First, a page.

Intelligence and who knows what when is critical to understand the circumstances of a particular battle. To handle intelligence interactions I prefer cards and other mechanisms. I also use various mechanics such as in Empire of the Sun, whereby you have a basic idea where units are located, but at the moment of contact that information may not be what you thought due to intelligence failure. It seems more powerful and effective from my perspective. Again that is a design preference not an established fact.
Anyway that is how I see it.
<Based on a long and now acrimonious thread on what is a CDG? I wrote this response>
I continue to note high levels of hostility over how one group wants to define something and another groups desire that this is anathema or somehow wrong. It is clear why war is part and parcel to the human experience.
When I designed WTP I was going for a strategic level political military wargame and that is what I produced. I used the GO mechanic as a metaphor for the political struggle that was part and parcel to representing the American Revolution. See my articles in c3i and ATO on this topic. I stand by my description in my Washington's War design notes on what I think a CDG is and I am happy for others to have their definition. I was not designing a CDG or a card driven game, I was designing and publishing an American Revolution wargame, which I have successfully accomplished over forty times. The game had many fans, although I would note that the design never won any awards. But it did generate a new interest in competitive play amongst wargamers that was formerly not a critical element in the culture.
When WTP came out I was approached by several gamers who are patent attorneys. They wanted to help me patent the concept. With several patents pending I was aware of the process and chose consciously not to pursue this option. Whether the patent office would or would not have agreed will never be known, but at the time, veteran wargamers and more importantly wargame designers saw WTP as a new design concept. Peer review from the likes of CV, Mark Simonitch, and Ted Raicer to name a few is what created the genre.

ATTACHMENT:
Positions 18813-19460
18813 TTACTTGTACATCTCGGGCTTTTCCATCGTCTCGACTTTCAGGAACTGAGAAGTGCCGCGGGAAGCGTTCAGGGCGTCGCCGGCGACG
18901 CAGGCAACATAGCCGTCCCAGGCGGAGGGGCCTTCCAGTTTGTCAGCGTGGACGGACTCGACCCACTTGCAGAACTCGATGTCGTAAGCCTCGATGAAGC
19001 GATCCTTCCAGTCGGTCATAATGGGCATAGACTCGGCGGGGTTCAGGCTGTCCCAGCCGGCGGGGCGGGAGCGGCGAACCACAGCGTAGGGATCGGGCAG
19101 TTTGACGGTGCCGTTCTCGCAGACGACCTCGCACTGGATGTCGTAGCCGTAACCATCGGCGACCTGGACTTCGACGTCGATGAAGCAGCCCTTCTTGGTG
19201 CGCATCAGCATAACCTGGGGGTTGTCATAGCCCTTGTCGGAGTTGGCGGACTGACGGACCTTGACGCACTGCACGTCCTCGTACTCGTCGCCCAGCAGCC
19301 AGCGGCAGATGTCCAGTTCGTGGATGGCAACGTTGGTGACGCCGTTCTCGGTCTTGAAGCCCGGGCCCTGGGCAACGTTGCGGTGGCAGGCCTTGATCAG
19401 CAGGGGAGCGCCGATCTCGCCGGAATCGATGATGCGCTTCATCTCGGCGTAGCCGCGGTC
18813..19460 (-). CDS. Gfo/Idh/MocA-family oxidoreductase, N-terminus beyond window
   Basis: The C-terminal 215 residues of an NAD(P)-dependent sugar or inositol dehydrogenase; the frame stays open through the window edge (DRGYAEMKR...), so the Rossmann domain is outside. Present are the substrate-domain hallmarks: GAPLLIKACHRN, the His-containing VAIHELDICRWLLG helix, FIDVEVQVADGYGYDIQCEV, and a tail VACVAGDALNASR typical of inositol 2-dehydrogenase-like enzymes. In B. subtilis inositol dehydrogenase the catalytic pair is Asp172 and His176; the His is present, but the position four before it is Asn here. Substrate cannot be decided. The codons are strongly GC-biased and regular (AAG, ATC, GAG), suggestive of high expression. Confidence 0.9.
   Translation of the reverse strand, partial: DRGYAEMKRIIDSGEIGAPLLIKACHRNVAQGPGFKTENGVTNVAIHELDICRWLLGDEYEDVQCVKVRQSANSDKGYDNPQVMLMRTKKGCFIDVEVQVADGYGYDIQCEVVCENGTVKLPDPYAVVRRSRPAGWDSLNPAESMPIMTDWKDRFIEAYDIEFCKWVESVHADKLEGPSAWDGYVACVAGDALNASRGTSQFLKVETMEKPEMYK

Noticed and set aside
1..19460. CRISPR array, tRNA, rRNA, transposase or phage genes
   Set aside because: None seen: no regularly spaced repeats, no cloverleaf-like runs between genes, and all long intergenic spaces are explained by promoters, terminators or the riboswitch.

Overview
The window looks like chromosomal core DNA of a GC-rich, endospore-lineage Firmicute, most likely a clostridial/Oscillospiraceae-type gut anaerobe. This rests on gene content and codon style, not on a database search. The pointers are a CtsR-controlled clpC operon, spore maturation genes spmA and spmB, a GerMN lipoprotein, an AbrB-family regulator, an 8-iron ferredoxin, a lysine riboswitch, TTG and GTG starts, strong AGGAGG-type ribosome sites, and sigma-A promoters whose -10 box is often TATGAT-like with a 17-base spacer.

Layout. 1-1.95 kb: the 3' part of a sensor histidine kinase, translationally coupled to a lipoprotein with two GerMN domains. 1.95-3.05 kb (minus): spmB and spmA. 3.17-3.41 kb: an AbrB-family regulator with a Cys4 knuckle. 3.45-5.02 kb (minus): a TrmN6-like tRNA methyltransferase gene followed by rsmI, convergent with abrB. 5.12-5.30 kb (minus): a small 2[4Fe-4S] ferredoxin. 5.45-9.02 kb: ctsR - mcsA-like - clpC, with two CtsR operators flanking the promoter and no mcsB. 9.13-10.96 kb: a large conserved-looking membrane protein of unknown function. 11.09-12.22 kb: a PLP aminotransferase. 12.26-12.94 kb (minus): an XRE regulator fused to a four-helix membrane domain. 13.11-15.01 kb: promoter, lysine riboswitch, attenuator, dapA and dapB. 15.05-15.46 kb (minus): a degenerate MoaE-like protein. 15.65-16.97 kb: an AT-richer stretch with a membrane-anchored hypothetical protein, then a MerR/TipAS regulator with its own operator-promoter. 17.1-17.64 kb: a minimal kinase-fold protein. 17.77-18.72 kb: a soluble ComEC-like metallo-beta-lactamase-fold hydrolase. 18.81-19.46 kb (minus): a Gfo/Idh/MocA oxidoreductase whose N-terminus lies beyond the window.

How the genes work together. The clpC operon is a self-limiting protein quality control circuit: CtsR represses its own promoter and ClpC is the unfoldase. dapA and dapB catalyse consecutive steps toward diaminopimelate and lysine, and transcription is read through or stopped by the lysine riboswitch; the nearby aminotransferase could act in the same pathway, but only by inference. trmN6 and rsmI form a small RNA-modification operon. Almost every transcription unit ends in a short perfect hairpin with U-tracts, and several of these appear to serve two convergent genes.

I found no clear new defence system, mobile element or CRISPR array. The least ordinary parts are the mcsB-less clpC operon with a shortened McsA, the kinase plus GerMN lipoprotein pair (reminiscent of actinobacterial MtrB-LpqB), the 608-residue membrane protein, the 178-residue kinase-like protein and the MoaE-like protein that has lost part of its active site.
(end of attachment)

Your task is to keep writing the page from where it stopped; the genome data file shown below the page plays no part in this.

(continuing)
Mark Simonitch in Hannibal and Ted Raicer in Paths of Glory both acknowledge in their credits and design notes borrowing many of their primary systems from We The People. They did not have to do that but as they are quality individuals and very talented designers this had a powerful influence on opinion. I would also note that both games are much more popular than We The People according to the BGG ratings and the opinion of about everyone I know in wargaming. I then brought out For The People, the fourth in the group, and somewhere amongst all of this the term CDG was coined and it stuck. Was it the perfect term, seemed to work for the last fifteen years or so, and since people who buy CDGs wanted to buy more of them the game companies branded as many games with the term as they seemed to boost sales.
Why are CDGs popular with many wargamers? One aspect is they seem to generate a great deal of enthusiasm for competitive play. Consequently play balance in CDGs is an important feature. But what is a CDG that makes them unique? Basically they borrow heavily from the We The People design. What are those features? If you have not played WTP or any of the other CDGs then this can be argued to death, which is what has been happening. So my advice is try playing one before you tell those of us who are immersed in them what they are or are not.